Listen, general movie audience looking to spend their hard earned moolah on quality blockbuster entertainment with engaging, original characters battling in a thrilling and awe-inspiring fantasyland: I don't want any of you to just look at the star rating and think I wholeheartedly recommend Warcraft to you, only for you to comment below about this movie being trash. It's trash, unintentional or not (Although I have faith in Duncan Jones' self-awareness), and that's what makes it worthwhile for weirdos like me who take perverse pleasure out of movies that are not afraid to bathe in schlock. Clankety-clank-clank, whoosh, kablammo!!

The Blu-ray:


Warcraft is an overtly stylized fantasy. As far as a direct departure from any form of realism is concerned, it's even more removed in its visual style than many of its' contemporary genre counterparts. This is practically a colorful, slightly adult animated adventure, and thus is filled with frames where a single bright color is dominant, from the browns of the plains, to the stark blues of the night scenes. The 1080p transfer is aces when it comes to faithfully transitioning the film's bold visuals to home video. If you're into Warcraft's look, even though I know many of you aren't, this is a demo-worthy gift to the fans.


One of the best aspects of Warcraft, one that doesn't get tainted by the film's occasional goofiness, is Ramin Djawadi's bombastic and exciting score that perfectly fits the tone of the film. The main theme during the opening, as it blared through the Dolby Atmos track, brought my home theatre to life. Appropriate to its' over the top tone, the sound mix is always vibrant, and the Blu-ray transfer brings the blockbuster experience to home with a clear and lively presentation.


Deleted Scenes: 13 minutes of scenes that add pretty much nothing to the story. The animation in many of the scenes is unfinished.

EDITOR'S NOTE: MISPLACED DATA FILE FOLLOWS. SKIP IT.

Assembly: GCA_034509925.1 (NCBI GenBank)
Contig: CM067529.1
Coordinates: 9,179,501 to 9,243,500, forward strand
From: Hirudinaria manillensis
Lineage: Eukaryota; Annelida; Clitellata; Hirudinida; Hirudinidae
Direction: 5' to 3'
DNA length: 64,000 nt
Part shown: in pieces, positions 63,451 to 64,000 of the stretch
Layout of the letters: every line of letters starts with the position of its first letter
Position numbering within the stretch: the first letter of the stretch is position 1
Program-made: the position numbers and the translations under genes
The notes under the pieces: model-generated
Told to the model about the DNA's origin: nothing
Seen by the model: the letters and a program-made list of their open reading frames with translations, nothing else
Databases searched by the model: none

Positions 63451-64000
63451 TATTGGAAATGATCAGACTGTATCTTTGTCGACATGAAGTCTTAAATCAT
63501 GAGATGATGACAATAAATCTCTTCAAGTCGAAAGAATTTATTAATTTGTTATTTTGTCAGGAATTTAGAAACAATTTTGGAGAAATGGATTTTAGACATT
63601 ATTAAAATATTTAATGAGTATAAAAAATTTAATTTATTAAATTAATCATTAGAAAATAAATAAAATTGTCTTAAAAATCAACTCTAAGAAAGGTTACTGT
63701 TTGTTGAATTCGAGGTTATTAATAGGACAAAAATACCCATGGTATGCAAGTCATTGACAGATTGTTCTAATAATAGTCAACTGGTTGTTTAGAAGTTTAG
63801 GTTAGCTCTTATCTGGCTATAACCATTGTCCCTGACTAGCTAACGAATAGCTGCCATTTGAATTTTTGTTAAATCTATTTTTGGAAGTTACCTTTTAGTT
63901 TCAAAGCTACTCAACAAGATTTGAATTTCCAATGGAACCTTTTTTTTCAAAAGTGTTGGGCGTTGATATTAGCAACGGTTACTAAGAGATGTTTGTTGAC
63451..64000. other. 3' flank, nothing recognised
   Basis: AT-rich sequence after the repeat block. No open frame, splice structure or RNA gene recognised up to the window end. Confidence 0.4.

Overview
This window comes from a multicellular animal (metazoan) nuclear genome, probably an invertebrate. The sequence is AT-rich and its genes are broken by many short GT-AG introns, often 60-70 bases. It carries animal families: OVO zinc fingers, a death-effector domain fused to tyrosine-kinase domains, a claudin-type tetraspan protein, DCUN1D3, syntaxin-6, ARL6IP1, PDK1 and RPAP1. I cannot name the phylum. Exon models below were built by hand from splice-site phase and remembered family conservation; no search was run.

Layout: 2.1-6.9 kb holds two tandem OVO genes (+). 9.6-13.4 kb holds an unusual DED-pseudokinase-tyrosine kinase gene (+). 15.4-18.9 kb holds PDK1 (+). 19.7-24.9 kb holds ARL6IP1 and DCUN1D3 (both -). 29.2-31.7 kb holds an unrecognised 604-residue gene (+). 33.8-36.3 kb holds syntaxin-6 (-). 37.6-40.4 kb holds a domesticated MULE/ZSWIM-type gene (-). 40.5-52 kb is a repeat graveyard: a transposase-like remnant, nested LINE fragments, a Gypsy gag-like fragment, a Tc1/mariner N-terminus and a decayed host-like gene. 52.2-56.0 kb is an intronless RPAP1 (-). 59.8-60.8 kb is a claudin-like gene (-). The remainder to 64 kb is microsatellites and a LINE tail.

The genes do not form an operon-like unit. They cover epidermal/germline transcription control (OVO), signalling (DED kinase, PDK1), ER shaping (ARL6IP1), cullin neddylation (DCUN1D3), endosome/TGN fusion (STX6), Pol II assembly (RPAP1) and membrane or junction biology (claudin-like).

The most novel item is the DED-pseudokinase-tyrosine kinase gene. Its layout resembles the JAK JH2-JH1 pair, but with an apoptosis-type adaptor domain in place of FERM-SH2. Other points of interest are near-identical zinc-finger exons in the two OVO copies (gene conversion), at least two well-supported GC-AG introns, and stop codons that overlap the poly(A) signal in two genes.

Gag Reel: 4 minutes of slightly amusing bloopers.

The WoW on Film: Six featurettes, each of them around 5 minutes, briefly explore various aspects of the film, from the origins of the story, to the special effects and the stunts.

The Fandom of Warcraft: Since the film was obviously made only for the fans, it makes sense that we get a 6-minute exploration of the WoW fandom.

Bonds of Brotherhood Motion Comic: This is pretty cool. We almost get another feature with this hour-long motion comic that expands on the Warcraft story. Yes, it's a motion comic, but it's occasionally better written, and is more brutal than the film itself.

The Madame Tussaud Experience: A 7-minute commercial for the movie tie-in wax figures that can be seen at Madame Tussaud's.

Behind the Magic of Warcraft: A 2-minute EPK that glosses over ILM's special effects. Pretty useless if you watched The WoW on Film stuff.

We also get the 2013 Teaser, which showed a longer version of the opening scene.

Final Thoughts:

The A/V specs of Warcraft should be highly satisfying for fans of the film. For everyone else, it's pure cheese that will either turn you off or charm you despite its many shortcomings.

Oktay Ege Kozak is a film critic and screenwriter based in Portland, Oregon. He also writes for The Playlist, The Oregon Herald, and Beyazperde.com